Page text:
The Hot And Cold Past Of The Air Conditioner
In the Northeast, the leaves have started changing colors, heralding the season of pumpkins, sweaters, and the smell of woodsmoke. But in some parts of the country, the heat hasn’t let up. In cities like Dallas, Phoenix, and Miami, temperatures were up in the high 80s and low 90s this week—and with climate change, the U.S. is only getting hotter.
But humans have come up with an ingenious way to keep the heat at bay: air conditioning. Widely considered one of the greatest engineering achievements of the 20th century, the technology has transformed how and where people live—and it’s prevented countless deaths. But it comes at a cost, and if we’re going to keep up with a warming climate, we’re going to need some other tricks to stay cool.Remembering Frank Drake, Who Listened To The Cosmos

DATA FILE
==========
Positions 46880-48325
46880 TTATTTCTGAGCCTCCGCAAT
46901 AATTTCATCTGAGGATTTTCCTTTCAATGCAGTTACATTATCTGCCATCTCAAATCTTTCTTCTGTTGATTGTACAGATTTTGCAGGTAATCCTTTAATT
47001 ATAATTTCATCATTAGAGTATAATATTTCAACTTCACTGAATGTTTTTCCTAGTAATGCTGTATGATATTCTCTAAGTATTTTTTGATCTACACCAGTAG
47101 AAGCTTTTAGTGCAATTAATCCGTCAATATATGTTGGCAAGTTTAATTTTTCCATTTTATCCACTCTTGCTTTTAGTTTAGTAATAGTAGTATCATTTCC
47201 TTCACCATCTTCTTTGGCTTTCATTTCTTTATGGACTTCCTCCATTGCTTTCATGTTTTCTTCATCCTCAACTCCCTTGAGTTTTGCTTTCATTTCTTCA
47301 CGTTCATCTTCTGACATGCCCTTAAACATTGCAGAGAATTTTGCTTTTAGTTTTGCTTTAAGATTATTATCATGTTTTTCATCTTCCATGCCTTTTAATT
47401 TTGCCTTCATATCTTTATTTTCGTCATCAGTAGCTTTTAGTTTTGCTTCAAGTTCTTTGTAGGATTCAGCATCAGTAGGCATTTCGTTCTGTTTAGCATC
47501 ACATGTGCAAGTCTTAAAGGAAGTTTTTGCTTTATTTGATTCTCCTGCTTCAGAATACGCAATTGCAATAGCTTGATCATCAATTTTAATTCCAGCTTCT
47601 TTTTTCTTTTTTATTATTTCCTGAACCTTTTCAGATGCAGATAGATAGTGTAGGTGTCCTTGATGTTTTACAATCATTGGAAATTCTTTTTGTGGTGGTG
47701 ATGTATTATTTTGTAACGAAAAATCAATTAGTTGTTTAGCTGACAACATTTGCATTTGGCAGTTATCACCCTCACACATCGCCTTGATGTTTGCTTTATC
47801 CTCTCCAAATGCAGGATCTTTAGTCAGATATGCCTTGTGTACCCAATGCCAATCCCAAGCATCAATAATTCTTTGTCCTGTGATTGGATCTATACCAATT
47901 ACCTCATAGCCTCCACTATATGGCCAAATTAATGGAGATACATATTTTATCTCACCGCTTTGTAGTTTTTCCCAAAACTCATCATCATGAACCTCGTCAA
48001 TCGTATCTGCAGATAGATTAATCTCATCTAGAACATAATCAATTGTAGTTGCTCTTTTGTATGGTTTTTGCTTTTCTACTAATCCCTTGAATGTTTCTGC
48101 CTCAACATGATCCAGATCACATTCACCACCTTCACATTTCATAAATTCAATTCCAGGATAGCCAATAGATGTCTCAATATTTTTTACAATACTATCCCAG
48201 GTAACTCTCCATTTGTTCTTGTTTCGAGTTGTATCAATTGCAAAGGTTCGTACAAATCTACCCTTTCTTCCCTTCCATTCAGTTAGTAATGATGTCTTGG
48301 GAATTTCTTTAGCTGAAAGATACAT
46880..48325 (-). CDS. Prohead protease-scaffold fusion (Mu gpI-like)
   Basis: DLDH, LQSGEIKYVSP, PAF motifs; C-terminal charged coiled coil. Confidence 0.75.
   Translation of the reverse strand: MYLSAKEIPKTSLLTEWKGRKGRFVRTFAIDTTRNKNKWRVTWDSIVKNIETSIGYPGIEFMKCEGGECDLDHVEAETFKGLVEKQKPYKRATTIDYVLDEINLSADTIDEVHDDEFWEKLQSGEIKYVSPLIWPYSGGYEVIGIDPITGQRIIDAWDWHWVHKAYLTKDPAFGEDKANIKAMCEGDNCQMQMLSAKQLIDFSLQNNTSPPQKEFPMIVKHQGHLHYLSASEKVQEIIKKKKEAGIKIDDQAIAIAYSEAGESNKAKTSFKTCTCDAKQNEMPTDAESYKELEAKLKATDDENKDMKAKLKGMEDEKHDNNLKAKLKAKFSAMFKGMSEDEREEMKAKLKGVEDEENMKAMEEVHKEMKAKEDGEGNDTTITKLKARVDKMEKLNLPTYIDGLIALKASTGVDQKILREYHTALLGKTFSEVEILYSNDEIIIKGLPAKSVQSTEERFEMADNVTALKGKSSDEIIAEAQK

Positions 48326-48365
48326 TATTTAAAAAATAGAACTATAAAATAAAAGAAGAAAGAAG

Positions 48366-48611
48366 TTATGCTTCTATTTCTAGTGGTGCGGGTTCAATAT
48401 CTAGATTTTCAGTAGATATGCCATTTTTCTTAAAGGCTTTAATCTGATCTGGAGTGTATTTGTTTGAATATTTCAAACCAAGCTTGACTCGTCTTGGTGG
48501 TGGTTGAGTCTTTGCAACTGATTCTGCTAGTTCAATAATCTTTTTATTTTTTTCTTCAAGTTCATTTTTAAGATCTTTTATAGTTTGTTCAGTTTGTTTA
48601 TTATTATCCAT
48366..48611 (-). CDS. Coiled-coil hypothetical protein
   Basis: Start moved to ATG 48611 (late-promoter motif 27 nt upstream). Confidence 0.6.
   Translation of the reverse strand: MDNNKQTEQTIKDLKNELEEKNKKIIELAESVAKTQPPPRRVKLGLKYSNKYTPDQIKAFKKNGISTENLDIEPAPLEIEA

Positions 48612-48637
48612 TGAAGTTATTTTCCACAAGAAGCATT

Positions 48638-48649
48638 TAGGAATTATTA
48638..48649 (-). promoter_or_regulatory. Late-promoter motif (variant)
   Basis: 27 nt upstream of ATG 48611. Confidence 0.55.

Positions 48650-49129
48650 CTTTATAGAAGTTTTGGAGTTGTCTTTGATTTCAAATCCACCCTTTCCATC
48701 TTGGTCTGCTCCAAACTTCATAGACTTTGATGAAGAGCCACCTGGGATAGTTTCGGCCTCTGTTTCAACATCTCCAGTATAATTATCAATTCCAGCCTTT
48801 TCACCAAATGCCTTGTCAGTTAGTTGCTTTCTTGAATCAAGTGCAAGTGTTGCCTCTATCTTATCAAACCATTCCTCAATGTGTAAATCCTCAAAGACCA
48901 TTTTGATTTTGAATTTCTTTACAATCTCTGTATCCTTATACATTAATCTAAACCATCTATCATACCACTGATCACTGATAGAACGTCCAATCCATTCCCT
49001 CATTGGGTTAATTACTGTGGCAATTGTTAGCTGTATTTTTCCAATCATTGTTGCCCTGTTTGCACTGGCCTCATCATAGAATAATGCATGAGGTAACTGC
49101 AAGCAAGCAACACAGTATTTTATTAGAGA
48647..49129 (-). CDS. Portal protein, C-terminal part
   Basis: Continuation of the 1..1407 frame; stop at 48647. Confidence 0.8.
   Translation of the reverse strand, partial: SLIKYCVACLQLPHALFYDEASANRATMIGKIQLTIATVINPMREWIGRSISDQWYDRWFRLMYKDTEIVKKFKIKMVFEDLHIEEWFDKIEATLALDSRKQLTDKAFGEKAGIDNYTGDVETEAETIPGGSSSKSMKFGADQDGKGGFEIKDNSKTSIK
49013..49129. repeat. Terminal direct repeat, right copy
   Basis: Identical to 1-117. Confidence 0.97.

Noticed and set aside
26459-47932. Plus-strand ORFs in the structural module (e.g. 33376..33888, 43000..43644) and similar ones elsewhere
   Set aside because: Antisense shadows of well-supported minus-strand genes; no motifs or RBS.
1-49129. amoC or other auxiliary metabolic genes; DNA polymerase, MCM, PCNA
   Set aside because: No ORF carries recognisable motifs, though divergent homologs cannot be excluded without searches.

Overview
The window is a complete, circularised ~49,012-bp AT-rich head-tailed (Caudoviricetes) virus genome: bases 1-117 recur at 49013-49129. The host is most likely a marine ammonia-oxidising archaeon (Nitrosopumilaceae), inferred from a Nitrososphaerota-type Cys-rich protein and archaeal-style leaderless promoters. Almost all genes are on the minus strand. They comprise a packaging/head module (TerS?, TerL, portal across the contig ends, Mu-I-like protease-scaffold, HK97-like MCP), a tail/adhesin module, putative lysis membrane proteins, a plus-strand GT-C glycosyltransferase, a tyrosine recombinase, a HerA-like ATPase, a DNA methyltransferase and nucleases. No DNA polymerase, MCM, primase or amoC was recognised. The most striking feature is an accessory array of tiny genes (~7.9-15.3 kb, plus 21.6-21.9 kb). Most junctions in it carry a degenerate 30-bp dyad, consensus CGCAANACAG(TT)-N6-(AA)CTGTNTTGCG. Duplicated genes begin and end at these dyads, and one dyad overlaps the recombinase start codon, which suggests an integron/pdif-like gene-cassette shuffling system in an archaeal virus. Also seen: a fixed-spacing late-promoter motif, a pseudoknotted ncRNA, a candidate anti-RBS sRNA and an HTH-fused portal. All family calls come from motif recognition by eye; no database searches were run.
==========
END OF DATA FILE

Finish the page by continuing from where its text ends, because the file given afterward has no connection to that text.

Last week, astronomer and SETI pioneer Dr. Frank Drake died at the age of 92. Dr. Drake was a key figure in the search for extraterrestrial intelligence—from Project Ozma in 1960, to the founding of the SETI Institute. He collaborated on the ‘Golden Record’ that Earth sent to the stars on board the Voyager space probes. Drake also created a mathematical way of estimating the probability of discovering signs of intelligent life, a calculation that became known as the Drake Equation, and spent years advocating for the search for alien life.
Drake appeared on Science Friday many times over the years. Here, in excerpts from conversations recorded in 2010 and 2016, he talks with Ira about the search for extraterrestrial intelligence, and his role with the Voyager Golden Record project. Our condolences to his family, friends, and colleagues.
Transcripts for each segment will be available the week after the show airs on sciencefriday.com.